The shrew that weighs just an ounce but is more like an elephant

- Advertisement -

A new mammal has been discovered by the scientists in a remote desert in Namibia, and its name is Macroscelidea Micus. Indeed, one of 17 elephant shrew species, the newly discovered mammal weighs up to an ounce and measures approximately 7.5 inches from snout to tail.

Even though it’s bigger than any elephant shrews, Macroscelides Micus entails a lot to offer by way of its genetics. It’s even more closely related to elephants and other large mammals, more than its nearest family members are. Genetically, Macroscelides Micus is quite different from different members of their genus, and it is exciting to think that there are still areas of the world where even the mammal fauna is not known and waiting to be researched.

Macroscelides Micus isn’t a rodent

- Advertisement -

Elephant shrew, also known as sengi, is the one from around 20 species of rat-sized African mammals termed for its very long, meaty, and flexible snout. All elephant shews have bodies, slender limbs, and very long hind legs and feet. Even though they resemble shrews, they are not insectivores but represent the mammalian order Macroscelidea.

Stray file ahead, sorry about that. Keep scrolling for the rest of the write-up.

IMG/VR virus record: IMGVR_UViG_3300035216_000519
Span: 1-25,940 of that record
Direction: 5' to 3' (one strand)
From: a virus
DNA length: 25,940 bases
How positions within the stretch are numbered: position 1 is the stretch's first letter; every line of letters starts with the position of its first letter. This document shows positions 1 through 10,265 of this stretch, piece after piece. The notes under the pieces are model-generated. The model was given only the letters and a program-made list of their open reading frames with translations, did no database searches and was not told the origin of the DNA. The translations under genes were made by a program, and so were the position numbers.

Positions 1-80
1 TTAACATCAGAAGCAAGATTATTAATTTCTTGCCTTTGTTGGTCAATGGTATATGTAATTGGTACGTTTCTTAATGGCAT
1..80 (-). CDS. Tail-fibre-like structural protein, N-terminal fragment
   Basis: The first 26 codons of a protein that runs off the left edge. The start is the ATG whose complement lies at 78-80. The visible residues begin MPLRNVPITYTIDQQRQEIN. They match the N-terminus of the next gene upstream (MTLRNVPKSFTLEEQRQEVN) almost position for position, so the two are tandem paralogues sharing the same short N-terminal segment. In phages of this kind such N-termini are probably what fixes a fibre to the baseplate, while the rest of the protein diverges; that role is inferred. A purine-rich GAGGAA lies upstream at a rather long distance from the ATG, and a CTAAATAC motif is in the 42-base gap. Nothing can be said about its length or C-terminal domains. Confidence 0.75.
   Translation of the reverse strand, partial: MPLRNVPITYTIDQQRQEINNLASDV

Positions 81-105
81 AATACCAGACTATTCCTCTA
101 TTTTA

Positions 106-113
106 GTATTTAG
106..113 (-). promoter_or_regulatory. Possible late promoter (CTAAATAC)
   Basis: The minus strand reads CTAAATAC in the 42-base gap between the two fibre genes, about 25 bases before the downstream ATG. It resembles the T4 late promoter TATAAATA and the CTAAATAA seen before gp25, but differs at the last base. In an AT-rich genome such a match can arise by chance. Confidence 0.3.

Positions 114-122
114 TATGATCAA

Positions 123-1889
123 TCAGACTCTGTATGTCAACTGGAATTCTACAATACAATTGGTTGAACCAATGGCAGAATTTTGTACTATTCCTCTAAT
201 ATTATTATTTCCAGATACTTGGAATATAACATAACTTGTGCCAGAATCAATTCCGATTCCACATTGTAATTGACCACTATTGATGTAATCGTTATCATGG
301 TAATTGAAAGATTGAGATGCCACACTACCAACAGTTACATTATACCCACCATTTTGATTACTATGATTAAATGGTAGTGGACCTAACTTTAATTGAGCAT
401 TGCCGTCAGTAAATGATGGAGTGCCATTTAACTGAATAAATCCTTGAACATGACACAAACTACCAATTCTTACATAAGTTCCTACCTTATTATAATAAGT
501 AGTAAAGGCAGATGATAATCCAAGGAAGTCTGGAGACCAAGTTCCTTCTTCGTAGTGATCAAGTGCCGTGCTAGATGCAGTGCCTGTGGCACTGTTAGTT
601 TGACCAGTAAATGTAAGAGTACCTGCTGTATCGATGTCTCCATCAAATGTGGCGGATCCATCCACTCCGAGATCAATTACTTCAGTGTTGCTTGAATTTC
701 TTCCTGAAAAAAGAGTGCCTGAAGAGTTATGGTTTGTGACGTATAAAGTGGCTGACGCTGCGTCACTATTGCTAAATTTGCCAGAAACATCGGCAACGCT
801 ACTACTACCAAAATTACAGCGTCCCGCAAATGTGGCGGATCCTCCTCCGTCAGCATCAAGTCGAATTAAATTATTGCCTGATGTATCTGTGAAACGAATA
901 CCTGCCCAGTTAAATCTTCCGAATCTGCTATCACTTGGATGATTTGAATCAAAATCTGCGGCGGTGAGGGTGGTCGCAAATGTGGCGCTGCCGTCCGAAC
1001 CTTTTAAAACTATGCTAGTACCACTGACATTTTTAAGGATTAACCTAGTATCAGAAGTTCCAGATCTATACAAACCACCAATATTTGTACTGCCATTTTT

Elephant shrews are terrestrial and are busy during the day. Their ears and eyes are enormous, and, when alerted, they move with their feet together; they construct and maintain paths, sometimes leaping across barriers. When foraging, they proceed across the tracks, using their claws.

As a result of its size and contour, this rust-colored monster resembles a rat. But it shouldn’t be called so considering its elephant shrews, which are separate from shrews, they are not rodents. The way the creature moves around and hunts insects, one can imagine he/she is crossing a miniature antelope or an anteater. The unusual thing is that it also happens to become monogamous, as mentioned by the investigators in the report. It mainly gives birth to twins or triplets. It’s more closely related to dinosaurs than the elephant shrews, but for the time being, researchers aren’t sure. Rathbun says that they’re, in fact, closer to elephants as they have been to mice.

According to the researchers, there are just about a dozen brand fresh mammal discoveries annually. One of the most prominent new findings occurred last year when scientists described a new carnivorous mammal, a goal that hadn’t been achieved in three years. However, the elephant shrew was not a new mammal, as The Guardian reported that researchers found a new species of wallaby in Papua New Guinea. When asked how it seems to make such a discovery, Deakin University ecologist Euan Ritchie explained that the feeling is much better than Christmas, to go somewhere nobody has ever gone before to describe new animals was pretty fantastic for him.

- Advertisement -